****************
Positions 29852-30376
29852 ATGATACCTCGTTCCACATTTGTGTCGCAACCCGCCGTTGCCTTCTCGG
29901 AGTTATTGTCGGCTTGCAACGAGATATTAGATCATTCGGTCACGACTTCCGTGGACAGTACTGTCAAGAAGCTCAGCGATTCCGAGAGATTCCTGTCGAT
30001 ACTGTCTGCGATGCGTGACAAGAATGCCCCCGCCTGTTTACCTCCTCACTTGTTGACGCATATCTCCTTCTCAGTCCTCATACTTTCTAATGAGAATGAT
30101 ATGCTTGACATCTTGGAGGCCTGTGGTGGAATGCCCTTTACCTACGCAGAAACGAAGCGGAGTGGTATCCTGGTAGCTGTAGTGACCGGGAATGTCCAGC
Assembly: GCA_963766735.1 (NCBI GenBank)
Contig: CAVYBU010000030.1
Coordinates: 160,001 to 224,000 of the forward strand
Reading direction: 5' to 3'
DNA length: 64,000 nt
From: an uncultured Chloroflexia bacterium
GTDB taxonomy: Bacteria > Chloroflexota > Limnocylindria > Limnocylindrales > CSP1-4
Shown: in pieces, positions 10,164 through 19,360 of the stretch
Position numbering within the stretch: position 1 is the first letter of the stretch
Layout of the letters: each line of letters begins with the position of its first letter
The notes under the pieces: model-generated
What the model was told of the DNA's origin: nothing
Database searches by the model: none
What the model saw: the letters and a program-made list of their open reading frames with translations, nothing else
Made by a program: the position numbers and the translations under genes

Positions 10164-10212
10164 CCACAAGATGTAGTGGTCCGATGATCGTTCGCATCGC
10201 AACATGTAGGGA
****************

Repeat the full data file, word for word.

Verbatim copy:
Positions 29852-30376
29852 ATGATACCTCGTTCCACATTTGTGTCGCAACCCGCCGTTGCCTTCTCGG
29901 AGTTATTGTCGGCTTGCAACGAGATATTAGATCATTCGGTCACGACTTCCGTGGACAGTACTGTCAAGAAGCTCAGCGATTCCGAGAGATTCCTGTCGAT
30001 ACTGTCTGCGATGCGTGACAAGAATGCCCCCGCCTGTTTACCTCCTCACTTGTTGACGCATATCTCCTTCTCAGTCCTCATACTTTCTAATGAGAATGAT
30101 ATGCTTGACATCTTGGAGGCCTGTGGTGGAATGCCCTTTACCTACGCAGAAACGAAGCGGAGTGGTATCCTGGTAGCTGTAGTGACCGGGAATGTCCAGC
Assembly: GCA_963766735.1 (NCBI GenBank)
Contig: CAVYBU010000030.1
Coordinates: 160,001 to 224,000 of the forward strand
Reading direction: 5' to 3'
DNA length: 64,000 nt
From: an uncultured Chloroflexia bacterium
GTDB taxonomy: Bacteria > Chloroflexota > Limnocylindria > Limnocylindrales > CSP1-4
Shown: in pieces, positions 10,164 through 19,360 of the stretch
Position numbering within the stretch: position 1 is the first letter of the stretch
Layout of the letters: each line of letters begins with the position of its first letter
The notes under the pieces: model-generated
What the model was told of the DNA's origin: nothing
Database searches by the model: none
What the model saw: the letters and a program-made list of their open reading frames with translations, nothing else
Made by a program: the position numbers and the translations under genes

Positions 10164-10212
10164 CCACAAGATGTAGTGGTCCGATGATCGTTCGCATCGC
10201 AACATGTAGGGA